Cuba Tourism Opens Up on the Whole Island Except the Capital

The three-star Hotel Porto Santo, in Baracoa, is one of those that will open to national tourism on July 1.

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14ymedio, Havana, June 29, 2020 – On July 1, only some three-star hotels will open and in no case will inhabitants of Havana be able to reserve them yet. So tourism will start again on the Island after three months of being paralyzed by the Covid-19 epidemic.

With the provinces entering the first stage of the de-escalation, some tourist businesses have started to sell their services. But, if you’re from the capital, where reopening still hasn’t begun, you can’t even make a reservation.

For example, Gaviota, part of the Gaesa military consortium, has already begun offering packages for national tourism in some hotels, the majority of them three stars. The higher-range facilities are available only to foreigners.

“Today I read that now they opened Varadero and you can reserve in some hotels, but if you’re from Havana, you still don’t qualify,” Lidia Domínguez, a resident of the municipality of Playa, told 14ymedio via Messenger.

“For the opening of tourism to the internal market, Cuban citizens and resident foreigners in the country can stay at the hotel Porto Santo in Baracoa, Villa Pinares de Mayari in Holguín, Villa Gaviota Santiago and the Tourist Complex Topes de Collantes,” the press official said.

According to Trip Advisor, these hotels are described as “middle range,” and most of them receive the worst scores from clients.

Gaviota clarifies that the rest of the hotels and destinations “will begin operations gradually based on demand and the epidemiological conditions of the country.”

Cubanacán also announced this weekend that 13 of its three-star installations already have offers available for the Cuban public, among them Los Jazmines and the hotel Rancho San Vicente, in Pinar del Río; the hotel Caracol and Gran Club Santa Lucía in Camagüey; Atlántico Guardalavaca in Holguín and the Versalles and Brisas del Mar in Santiago de Cuba.

It also explained that restarting operations for international tourism will occur only in the second phase, and only in zones like Cayo Largo, Cayo Coco, Cayo Guillermo, Cayo Cruz and Cayo Santa María, all with high-range hotels.

Foreign tourists won’t be able in this stage to do city tourism, so they will have to limit their stay to the environment on the key where they find lodging. The information doesn’t clarify whether their family, friends or next of kin, or Cuban residents abroad who stay on the keys would have the possibility of going to visit those guest houses.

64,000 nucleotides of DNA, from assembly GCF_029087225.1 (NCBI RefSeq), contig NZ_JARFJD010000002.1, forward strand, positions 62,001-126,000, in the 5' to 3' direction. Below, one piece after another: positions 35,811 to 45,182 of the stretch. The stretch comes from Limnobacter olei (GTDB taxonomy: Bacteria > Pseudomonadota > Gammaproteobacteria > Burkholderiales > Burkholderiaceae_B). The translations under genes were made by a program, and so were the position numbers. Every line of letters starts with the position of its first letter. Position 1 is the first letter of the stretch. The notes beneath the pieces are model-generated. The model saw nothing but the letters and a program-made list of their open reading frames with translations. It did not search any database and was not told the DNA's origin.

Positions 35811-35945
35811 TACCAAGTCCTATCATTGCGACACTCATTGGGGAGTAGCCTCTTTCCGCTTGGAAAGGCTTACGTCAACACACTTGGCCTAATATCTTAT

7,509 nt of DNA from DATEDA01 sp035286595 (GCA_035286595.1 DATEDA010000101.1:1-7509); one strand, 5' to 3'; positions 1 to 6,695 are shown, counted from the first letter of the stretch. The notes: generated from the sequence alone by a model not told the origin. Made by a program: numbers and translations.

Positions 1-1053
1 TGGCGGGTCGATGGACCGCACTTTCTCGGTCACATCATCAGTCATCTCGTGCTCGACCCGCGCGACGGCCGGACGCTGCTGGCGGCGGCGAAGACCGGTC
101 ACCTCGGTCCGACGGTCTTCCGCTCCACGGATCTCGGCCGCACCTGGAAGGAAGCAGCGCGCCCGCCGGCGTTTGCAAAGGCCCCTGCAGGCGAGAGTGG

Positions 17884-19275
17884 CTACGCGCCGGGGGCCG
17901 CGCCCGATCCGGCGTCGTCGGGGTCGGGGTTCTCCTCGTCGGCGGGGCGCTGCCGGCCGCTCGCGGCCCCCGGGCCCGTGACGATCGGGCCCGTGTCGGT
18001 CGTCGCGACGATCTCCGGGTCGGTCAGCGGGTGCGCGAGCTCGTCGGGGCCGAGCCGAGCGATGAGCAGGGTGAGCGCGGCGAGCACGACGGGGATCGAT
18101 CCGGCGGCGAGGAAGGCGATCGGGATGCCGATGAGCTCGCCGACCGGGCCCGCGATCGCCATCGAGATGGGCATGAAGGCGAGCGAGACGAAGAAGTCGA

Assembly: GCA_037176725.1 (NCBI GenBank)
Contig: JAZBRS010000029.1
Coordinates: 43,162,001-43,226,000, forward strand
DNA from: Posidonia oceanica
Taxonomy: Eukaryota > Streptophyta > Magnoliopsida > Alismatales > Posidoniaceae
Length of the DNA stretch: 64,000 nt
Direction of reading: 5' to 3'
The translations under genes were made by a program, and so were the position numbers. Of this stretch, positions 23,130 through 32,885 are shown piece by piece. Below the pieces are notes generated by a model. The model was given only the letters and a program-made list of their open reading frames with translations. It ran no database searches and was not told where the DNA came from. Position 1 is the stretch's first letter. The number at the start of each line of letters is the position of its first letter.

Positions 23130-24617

The residents of Matanzas already entered the first post-pandemic phase on Tuesday, and they can go the beach in Varadero, according to Ivis Fernández Peña, a delegate of the Ministry of Tourism in this region. “You always have to maintain the physical distance required,” warned the official.

In addition, he said that sales in the reservation bureaus will begin this Wednesday for Islazul and Gran Caribe in Varadero. He also pointed out that only when the demand of clients reaches 60% capacity, will others open, but gradually.

The president of Islazul, Rasiel Tovar, told the press last Tuesday that reservations can be made at points of sale and also on Islazul’s web page.

“We’ve been waiting for this news for some time at home, but we still don’t think we can reserve in any hotel, because none of our favorites are available right now. So we’re all going to Varadero to spend the day with the family on the beach,” Janet Meneses told 14ymedio from Matanzas.

“You have to take advantage now because when people from Havana can come it will be full of  buses so that weekends will bring hundreds of people to spend the day and everything will be full. Here they said that you have to keep a distance, but I still don’t know how they’re going to accomplish this,” she added.

The Government issued the order to close its borders and most tourism services since March 24, with the goal of minimizing the entry of coronavirus cases to the country.

Translated by Regina Anavy


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